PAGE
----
Re: DTP software

Subject: Re: DTP software
From: Randy Grandle <Randy -dot- Grandle -at- CORP -dot- SUN -dot- COM>
Date: Fri, 24 May 1996 12:22:51 -0700

Jacob Matthan (findians -at- NETPPL -dot- FI) wrote:

> A very simple rule that I use in deciding which DTP program to use is this:

> Pagemaker for most work - books, articles, newsletters, etc.
> Framemaker for Scientific work with a lot of mathematical equations, etc.
> Quark for newspaper, journal layouts.

> Reasons : they have the tools in each of these which suits the specific
> sectors which are easiest to use for that purpose and my clients also use
> these in their specific sectors.


I use FrameMaker for most documentation, books, articles, newsletters,
and so on. I've used various versions of PageMaker, WordPerfect, and
MS Word for documentation projects. IMHO, FrameMaker is a much better
choice for most professional documentation projects.

FrameMaker is a bit complicated and requires a high learning curve, but
once learned it can handle just about anything. It's Ideal for just about
any structured document. It has a good master document feature and you
can use it to automate all document numbering and cross-references. You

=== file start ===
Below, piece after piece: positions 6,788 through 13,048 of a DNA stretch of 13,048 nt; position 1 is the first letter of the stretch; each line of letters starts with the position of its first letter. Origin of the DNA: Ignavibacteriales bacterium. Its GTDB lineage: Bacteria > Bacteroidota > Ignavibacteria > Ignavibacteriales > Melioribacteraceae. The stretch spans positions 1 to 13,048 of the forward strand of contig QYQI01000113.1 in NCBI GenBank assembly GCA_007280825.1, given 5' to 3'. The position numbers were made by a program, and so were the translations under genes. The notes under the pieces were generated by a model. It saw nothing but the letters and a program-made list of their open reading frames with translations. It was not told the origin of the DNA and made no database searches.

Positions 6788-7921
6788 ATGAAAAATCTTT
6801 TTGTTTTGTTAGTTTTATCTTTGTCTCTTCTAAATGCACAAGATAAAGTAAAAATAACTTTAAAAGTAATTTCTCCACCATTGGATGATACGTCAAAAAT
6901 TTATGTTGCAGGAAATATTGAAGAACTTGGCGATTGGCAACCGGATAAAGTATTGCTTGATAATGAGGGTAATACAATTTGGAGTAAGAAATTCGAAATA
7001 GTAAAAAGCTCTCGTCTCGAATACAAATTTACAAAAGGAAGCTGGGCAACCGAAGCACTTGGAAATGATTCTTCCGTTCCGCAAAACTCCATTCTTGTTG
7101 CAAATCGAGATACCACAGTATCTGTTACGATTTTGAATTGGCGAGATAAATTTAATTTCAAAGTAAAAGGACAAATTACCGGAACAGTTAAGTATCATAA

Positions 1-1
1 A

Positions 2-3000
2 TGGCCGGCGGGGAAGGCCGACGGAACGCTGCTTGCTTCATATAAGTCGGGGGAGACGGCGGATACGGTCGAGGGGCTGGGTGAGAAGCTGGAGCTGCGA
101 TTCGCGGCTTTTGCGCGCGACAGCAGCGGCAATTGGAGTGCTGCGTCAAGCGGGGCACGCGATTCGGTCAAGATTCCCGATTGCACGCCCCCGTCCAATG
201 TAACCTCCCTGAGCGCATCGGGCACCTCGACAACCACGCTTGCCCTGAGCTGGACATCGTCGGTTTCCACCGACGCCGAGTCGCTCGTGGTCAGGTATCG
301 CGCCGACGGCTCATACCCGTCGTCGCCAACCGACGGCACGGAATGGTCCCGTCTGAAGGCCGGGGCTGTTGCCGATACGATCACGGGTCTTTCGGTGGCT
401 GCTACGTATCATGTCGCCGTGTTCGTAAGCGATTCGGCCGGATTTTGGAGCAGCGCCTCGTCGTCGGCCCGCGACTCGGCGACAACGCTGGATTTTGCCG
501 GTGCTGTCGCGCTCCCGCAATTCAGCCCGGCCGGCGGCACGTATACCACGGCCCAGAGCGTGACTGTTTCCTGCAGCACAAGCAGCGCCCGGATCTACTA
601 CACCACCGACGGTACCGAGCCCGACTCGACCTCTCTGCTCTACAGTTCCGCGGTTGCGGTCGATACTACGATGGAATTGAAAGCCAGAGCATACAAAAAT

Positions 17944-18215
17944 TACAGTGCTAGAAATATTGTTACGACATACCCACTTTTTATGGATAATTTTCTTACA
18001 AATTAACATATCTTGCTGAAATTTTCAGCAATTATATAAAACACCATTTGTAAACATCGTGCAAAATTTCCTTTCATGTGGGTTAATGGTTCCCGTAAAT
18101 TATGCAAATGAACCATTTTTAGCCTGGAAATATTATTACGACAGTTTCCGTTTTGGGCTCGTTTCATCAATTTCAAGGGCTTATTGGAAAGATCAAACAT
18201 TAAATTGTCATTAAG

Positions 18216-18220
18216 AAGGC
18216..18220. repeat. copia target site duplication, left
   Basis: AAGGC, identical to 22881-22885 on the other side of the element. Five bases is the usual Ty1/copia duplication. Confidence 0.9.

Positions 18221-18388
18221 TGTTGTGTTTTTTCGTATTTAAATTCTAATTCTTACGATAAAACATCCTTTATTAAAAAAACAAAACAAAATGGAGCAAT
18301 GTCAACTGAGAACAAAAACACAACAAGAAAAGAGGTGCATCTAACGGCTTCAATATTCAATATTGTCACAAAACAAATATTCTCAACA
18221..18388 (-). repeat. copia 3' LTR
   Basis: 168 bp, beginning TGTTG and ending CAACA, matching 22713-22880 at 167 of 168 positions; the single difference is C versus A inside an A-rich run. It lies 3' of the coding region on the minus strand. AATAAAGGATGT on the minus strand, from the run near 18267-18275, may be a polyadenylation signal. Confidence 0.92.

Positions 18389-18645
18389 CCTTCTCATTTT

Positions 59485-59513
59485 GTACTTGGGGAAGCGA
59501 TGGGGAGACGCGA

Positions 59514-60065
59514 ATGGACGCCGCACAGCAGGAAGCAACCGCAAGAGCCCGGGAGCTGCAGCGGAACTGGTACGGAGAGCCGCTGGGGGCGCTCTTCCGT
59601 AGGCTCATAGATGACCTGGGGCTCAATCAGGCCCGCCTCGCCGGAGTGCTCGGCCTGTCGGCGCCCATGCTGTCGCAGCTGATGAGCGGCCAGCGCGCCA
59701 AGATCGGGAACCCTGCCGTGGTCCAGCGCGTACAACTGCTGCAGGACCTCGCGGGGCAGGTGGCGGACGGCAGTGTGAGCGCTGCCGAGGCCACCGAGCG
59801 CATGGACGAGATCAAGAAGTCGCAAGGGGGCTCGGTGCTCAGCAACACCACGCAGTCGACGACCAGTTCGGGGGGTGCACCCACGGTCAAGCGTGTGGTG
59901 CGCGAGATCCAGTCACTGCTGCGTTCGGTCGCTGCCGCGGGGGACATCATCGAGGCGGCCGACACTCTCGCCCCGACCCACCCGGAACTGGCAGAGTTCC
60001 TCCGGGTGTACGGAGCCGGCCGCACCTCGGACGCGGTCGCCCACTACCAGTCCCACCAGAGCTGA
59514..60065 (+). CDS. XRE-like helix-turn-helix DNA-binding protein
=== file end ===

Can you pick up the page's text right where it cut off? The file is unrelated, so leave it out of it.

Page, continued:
can create templates that even us "dummies" can use to produce professional
and consistent results.

For complex scientific documents consider using a TeX solution. I've
never used TeX but I hear that it ably meets the specialized needs of
scientific publishing projects.

IMHO, PageMaker and QuarkXpress are good tools for the layout of short
documents for marketing and advertising materials (fluff). However,
PageMaker and QuarkXpress are simply poor tools for most professional
documentation projects.

Of course, good tools are nice to have, but even the best tool cannot
improve the quality of a poorly planned, badly implemented document.
It's much more important to have a quality documentation process than
to have the best tool.

IOW, use tools that meet your needs and that help you produce
consistent, quality results. FrameMaker is, in general, a fine
choice to meet a wide range of documentation needs.

Randy Grandle

---------------------------
Project Lead Writer
Sun IT Operations Services
---------------------------

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